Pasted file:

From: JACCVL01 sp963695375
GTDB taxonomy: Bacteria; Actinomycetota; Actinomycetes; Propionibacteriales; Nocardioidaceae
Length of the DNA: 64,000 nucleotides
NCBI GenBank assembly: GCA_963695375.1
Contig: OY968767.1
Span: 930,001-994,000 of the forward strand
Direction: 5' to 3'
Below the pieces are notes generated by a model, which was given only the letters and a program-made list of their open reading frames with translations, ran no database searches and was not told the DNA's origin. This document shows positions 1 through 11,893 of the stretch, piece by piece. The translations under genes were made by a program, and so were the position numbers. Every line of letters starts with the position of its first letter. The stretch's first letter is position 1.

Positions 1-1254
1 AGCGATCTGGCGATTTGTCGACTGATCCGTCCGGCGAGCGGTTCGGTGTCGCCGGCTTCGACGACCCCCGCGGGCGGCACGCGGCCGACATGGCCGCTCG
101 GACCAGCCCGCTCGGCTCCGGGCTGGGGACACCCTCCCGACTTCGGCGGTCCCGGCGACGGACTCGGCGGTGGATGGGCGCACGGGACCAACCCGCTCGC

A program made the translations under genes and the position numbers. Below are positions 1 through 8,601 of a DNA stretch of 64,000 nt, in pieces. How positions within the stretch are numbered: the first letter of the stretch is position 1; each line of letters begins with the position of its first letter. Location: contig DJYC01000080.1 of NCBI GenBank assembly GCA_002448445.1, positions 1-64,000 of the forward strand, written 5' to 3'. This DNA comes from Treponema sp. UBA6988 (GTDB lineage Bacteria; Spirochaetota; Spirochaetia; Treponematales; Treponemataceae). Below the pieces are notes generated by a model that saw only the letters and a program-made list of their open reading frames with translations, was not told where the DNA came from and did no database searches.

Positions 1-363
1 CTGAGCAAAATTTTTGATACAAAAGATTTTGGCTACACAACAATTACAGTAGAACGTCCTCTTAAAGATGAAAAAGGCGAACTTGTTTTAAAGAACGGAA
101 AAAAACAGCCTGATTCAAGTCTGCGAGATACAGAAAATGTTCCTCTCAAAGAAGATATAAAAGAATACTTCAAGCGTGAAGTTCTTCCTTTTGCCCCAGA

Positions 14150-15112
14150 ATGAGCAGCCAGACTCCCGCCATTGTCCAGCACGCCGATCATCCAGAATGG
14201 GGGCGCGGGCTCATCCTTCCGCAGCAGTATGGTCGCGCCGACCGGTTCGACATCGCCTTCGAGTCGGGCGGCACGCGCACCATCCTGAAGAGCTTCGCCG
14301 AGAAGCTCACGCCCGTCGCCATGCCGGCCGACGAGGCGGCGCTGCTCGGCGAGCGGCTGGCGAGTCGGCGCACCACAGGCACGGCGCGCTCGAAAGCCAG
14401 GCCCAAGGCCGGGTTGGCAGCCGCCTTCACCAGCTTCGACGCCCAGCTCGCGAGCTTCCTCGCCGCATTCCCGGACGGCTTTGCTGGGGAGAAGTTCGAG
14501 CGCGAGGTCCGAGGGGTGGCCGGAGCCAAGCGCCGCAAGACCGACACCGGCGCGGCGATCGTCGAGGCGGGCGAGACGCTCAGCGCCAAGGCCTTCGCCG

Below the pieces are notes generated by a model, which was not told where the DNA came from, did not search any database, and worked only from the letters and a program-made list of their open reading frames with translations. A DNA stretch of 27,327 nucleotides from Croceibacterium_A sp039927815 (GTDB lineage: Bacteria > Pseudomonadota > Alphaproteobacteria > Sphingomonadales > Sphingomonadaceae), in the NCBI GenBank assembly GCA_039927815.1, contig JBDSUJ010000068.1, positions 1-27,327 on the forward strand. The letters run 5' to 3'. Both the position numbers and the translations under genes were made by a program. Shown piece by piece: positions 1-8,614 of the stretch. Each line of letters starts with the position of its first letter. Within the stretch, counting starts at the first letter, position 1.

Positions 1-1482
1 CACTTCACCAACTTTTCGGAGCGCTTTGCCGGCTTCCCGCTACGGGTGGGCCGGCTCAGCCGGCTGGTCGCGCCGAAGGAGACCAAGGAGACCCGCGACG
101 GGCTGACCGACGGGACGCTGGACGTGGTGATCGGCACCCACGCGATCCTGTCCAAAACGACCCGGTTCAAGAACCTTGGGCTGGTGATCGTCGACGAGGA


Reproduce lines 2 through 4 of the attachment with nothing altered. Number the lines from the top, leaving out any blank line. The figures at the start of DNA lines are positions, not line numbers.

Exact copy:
GTDB taxonomy: Bacteria; Actinomycetota; Actinomycetes; Propionibacteriales; Nocardioidaceae
Length of the DNA: 64,000 nucleotides
NCBI GenBank assembly: GCA_963695375.1